Before we get into this series of Event Card Spoilers I want to say this. Werwolf: Insurgency in Occupied Germany, 1945-1948 is not a glorification of Nazism. Nor is it an attempt to change the narrative, although this game is an alternate reality look at the occupation of Germany by the Allies immediately following the fall of Berlin and the resistance from various groups to that occupation. This game will not be for everyone and may offend some with its portrayal of the events and participants in this struggle. I would say give it a chance to develop over the next year or so as the game has just been placed on pre-order with Legion Wargames. I have long been enthralled with the COIN Series from GMT Games for its attempt to tell the less than squeaky clean side of some of the most infamous struggles in history. This game is not an official part of that series but is COIN Series inspired.

I have seen lots of information put out by the design team of Clint Warren-Davey and Ben Fiene and it appears that these two have done their homework and extrapolated some theories that may or may not have been totally 100% accurate but are based in some semblance of plans or partial historical information. I think that it is good to explore history in these type of games.

With all of that being said, we were contacted by our good friend Randy Lein from Legion Wargames a few months ago about this project and asked if we would be interested in doing some coverage through an interview and possibly some other mediums, such as our Event Card Spoilers format that we have used in other games, and we were immediately intrigued by the concept and the fact that the game uses some of the elements of one of our favorite series. I have been in communication with one of the designers Clint Warren-Davey since that time and he has shared lots of information with me, including the rules and some of their background work on this one, and I wanted to make sure we gave it some light to give you a chance to understand what the game is so that you can make an informed decision about whether you plan to order this one or not. Clint has been great to work with and has agreed to write a series of short articles on the Event Cards and their basis in history as well as how they are used in the game.

If you are interested in ordering Werwolf: Insurgency in Occupied Germany, 1945-1948, you can pre-order a copy for $72.00 from the Legion Wargames website at the following link:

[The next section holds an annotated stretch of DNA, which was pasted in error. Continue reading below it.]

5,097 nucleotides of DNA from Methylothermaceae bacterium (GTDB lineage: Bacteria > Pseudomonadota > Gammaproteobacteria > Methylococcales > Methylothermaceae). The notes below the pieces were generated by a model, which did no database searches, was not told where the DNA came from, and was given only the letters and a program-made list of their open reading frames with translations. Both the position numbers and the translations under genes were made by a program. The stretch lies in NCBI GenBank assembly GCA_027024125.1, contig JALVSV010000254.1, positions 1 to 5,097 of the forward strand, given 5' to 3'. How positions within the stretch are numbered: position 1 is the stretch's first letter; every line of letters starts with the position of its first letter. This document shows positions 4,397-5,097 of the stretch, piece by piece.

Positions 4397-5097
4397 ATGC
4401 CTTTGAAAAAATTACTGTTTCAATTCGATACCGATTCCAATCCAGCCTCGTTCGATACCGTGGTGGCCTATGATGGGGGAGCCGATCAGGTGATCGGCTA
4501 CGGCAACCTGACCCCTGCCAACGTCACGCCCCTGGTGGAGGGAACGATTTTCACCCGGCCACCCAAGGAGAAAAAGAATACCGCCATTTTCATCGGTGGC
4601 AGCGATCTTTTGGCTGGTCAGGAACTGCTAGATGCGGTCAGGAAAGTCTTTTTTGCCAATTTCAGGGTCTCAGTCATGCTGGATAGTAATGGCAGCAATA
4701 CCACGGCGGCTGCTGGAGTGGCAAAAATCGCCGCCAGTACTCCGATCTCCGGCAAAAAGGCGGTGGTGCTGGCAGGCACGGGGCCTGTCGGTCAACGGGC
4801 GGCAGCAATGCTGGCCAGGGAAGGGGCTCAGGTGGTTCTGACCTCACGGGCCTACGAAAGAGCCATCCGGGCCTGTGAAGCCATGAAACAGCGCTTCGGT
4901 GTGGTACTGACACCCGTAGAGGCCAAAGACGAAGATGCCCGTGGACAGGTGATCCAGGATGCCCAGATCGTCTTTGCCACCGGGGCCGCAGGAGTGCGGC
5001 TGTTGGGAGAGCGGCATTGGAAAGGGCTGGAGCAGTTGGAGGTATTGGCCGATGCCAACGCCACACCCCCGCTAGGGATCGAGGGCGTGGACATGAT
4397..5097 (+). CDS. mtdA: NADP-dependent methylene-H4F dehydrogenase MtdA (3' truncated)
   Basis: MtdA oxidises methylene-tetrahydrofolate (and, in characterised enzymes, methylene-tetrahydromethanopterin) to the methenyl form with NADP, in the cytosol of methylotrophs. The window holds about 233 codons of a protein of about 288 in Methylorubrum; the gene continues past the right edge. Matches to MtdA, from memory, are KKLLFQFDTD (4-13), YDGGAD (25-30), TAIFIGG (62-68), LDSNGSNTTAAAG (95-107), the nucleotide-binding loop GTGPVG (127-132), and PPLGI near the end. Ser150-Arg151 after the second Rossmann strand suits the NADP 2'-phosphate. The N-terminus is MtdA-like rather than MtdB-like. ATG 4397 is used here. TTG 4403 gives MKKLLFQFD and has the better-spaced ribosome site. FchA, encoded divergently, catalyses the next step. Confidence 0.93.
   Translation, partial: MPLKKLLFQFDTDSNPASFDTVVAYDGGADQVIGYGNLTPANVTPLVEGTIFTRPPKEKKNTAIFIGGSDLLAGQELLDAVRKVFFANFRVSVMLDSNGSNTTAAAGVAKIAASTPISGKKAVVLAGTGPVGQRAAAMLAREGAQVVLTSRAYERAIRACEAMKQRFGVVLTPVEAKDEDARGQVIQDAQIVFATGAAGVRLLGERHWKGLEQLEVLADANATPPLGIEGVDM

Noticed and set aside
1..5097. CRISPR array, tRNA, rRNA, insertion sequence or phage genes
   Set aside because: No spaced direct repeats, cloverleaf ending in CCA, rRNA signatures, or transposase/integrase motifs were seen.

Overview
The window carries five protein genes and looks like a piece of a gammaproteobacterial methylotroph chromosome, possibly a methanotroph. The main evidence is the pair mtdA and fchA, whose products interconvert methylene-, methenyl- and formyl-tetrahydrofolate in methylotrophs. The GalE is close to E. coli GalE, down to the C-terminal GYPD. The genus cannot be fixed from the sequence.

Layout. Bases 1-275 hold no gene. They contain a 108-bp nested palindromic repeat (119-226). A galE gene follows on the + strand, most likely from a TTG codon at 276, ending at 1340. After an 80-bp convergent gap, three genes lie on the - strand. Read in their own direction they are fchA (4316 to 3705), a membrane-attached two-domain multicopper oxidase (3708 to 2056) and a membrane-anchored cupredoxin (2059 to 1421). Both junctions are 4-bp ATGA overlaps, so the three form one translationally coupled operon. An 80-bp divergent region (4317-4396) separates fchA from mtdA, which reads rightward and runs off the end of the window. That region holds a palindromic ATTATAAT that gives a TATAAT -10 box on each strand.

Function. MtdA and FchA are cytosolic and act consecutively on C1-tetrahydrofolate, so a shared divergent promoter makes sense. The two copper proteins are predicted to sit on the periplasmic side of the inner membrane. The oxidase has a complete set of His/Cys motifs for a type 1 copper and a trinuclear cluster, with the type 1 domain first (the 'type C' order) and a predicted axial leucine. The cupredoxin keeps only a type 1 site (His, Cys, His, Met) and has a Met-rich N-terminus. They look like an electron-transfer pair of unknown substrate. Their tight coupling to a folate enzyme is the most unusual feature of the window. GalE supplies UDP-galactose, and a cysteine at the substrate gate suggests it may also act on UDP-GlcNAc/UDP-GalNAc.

#31 National Redoubt

The so-called national redoubt was one of Hitlers’ many failed plans to resist the inevitable Allied and Soviet invasion at the end of the war. Using the mountains of southern Germany and Austria as a natural fortress and augmenting it with concrete bunkers, plentiful food supplies and an underground rail supply system it was hoped that the German regime could outlast its enemies in a siege. This alpine fortress was to be manned by huge numbers of SS troops, well supported with tanks and artillery. Like the Eastern Front Wolfsschanze (“Wolf’s Lair”) it would form the center of Hitler’s command system and be the best protected location in the Reich. In a conversation between Hitler and Himmler, it was predicted that an army defending the redoubt could last for five years, by which time the Allies and Soviets would turn on each other – this last idea quite accurately precited the tensions of the Cold War. The national redoubt was not actually completed in real life, but rumors of it did distract the American drive to Berlin in 1945 as armored spearheads were diverted south to Bavaria.

In the Werwolf timeline, the redoubt has been a secret, top-priority project since 1943 and is fully complete by 1945. In the game it is a Key Event Card – this means it is held by the Werwolf player, who can play it on top of the current event to override it. This is one of the few ways to cancel an event that is beneficial to other factions, but the national redoubt offers even better benefits. It forms the fortified command center of the Werwolf organization, replete with a large garrison (Werwolf guerrillas and a base), plentiful supplies (resources) and advanced weaponry (research token). The redoubt has its own marker, to be placed underneath a base, and it can be put in any space controlled by the Werwolf faction. As long as the base with the redoubt marker is in play, enemy actions like assault, bombard and air strike will inflict half the usual losses in that location. The ideal location for this would be either Bavaria or Hessen – both mountainous provinces adjacent to several cities. Mountainous terrain already halves the losses from Allied or Soviet assaults and when combined with the additional halving from the redoubt marker, the enemy will need 4 troop cubes to kill just 1 guerrilla in an assault! The national redoubt provides the Werwolves with a safe zone from which to recruit, protect valuable research and HE tokens, build up resources and send guerrillas out into adjacent areas. If the enemy is lured into attacking it, all the better. It will tie up huge numbers of Allied and Soviet pieces and put them in an ideal position for ambushes, attacks, assassinations and wunder-waffen strikes.

If you missed the previous entries in the series, you can catch up on the posts to date by following the below links:

#26 Radio Werwolf

#85 Operation Effective

#82 The Desert Fox

#73 Soviet Space Program

#25 Otto Skorzeny

#75 Berlin Blockade

#2 Paddy Mayne’s Boys

#93 Operation Cowboy

#79 Group Pliev

#73 Berlin Uprising

There will be more card spoilers to come in the near future. In the meantime, if you are interested we recently posted an interview with the designers and you can read that at the following link: